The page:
The last time we saw the girl who will always be the Joy of our world, she came to our hometown, and we had a summer PARTY all up in here.
The literal kind, where we threw a bonfire and hosted a dinner and got together with the families who know and love the family who adopted our second host child, Joy.
And the figurative kind, where, in the period of four days, we and our “Kreh cousins” went swimming and fishing and backyard Nerf warring and nighttime light rocket launching. Where we set alarms for 1 a.m. to view front yard meteor showers, and where we stayed up way too late doing life to the tunes of crickets in rocking chairs on front porches. Where together, we put out lanterns-turned-kitchen fires and cleaned up Mom beast bus vomit. And where we talked and we played and we danced and we laughed and then we nearly cried when we had to end it all and say our goodbyes.
Any family willing to cross an ocean for a girl they’d never met to provide a life she’d never dreamed is OUR kind of crazy. And WE are crazy not only about the incredible girl who will always be our forever niece/cousin, but about her FAMILY who has become OURS.
This time, we drove to them, and together, our families celebrated Down Syndrome Awareness Month with our family’s first ever Buddy Walk.
As we gathered with Joy’s family downtown Savannah in a tent Angela set up with beautiful posters she and Joy designed, I couldn’t help but just smile at the JOY that filled Forsyth Park.
All around us were lovies with sparkly extra chromosomes, and no one was WALKING to their positions as they prepared to march one mile around in the park in honor of that beautiful accessory all of them sported.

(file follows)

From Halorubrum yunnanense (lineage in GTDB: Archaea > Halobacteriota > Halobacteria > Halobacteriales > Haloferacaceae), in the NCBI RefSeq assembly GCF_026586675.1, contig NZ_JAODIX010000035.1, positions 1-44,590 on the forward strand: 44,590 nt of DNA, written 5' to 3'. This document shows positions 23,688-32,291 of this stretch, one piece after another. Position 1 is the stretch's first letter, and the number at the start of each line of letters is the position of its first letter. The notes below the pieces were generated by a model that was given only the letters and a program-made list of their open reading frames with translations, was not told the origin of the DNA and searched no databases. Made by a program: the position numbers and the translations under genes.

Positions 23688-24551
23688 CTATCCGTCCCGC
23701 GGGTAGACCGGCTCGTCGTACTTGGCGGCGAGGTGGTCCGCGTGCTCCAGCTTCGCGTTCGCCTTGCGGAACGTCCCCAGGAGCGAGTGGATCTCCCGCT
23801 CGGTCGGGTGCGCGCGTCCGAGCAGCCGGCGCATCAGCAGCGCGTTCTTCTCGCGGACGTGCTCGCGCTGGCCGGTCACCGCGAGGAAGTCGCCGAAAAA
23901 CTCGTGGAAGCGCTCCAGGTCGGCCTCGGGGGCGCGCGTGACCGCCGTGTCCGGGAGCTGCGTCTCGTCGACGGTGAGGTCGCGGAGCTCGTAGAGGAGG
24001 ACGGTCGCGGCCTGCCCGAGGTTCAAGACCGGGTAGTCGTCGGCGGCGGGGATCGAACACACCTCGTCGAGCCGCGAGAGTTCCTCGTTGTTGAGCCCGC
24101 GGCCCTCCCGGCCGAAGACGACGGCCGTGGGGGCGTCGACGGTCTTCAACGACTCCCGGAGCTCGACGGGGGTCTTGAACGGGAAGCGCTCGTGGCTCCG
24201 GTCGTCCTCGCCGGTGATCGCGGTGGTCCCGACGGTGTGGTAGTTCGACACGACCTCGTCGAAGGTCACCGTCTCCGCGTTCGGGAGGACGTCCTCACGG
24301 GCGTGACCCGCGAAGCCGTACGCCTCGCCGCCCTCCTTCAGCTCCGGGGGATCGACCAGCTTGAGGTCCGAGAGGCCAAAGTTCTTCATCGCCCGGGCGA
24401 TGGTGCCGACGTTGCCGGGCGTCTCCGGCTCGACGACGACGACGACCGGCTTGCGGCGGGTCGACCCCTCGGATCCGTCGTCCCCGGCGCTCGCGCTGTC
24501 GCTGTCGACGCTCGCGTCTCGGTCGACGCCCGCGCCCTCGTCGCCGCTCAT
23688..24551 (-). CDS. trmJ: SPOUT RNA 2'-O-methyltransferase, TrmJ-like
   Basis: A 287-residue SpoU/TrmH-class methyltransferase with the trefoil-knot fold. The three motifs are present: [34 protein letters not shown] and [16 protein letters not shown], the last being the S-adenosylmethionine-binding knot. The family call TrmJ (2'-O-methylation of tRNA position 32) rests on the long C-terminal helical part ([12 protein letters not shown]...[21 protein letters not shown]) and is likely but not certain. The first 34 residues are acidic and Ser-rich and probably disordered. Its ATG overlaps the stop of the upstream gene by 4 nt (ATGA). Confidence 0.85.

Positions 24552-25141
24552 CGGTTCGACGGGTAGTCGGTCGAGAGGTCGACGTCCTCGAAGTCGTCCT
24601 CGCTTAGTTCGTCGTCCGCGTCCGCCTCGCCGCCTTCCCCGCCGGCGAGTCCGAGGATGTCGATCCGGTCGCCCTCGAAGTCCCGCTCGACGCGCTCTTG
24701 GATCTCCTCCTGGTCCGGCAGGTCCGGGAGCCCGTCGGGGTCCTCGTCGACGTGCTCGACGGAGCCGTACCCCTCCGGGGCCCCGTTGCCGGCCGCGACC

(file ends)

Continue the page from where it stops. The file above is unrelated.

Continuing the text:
They were RUNNING. They were DANCING. They were hugging their ways to starting lines and laughing with all the friends who had shown up that day in support of them.
Superhero 2, who, after Joy now seeks out friends with sparkly extra chromosomes, was basically in Heaven.
In our little tent, family after family showed up for this one beautiful girl, the girl who turned our worlds upside down just two years ago and caused our boys to nickname her diagnosis “Up Syndrome.”
Families who had only known Joy since she came home from China in March.
Families who had only known the Krehs since they moved to their town last year.
Families who had flown in from different states just to attend the event.
Families who had woken sleepy superheroes and driven an hour across town.
All gathered to celebrate Joy.
At one point, as families dressed children in their matching Buddy Walk shirts and pinned their Team Joy buttons proudly to their shirts, Angela, who has now become one of my dearest friends, grabbed my arm.
“Look at this,” she said, pointing to the jovial gathering around us. “It’s really pretty amazing. One year ago, Joy was just another number in an orphanage. Today, she has an entire team.”
I looked up, and then I choked up as I saw Joy playing and laughing with the superheroes she now calls siblings and tossing balloons with Superhero 2 and waving at the entire tent full of people who showed up not for Down syndrome, but for HER.
For the girl who, in six months, defied every odd.
Obtained almost perfect receptive English.
Learned to speak and sign phrases in English and even learned to say and write her English name.
One year ago an orphan, one considered so invaluable that her orphanage hadn’t even assembled an adoption file for her until she was hosted because, as a child with Down syndrome, she was considered “unadoptable.”
Today, in a family. In a community. Spurred on and cheered on by an entire crowd of fans.
And the reminder was so potent and so striking and so powerful.
When Down syndrome has a NAME, a FACE, an identity beyond just a sparkly extra chromosome, it also has a TEAM.
So thankful God gave us the privilege of being part of Joy’s.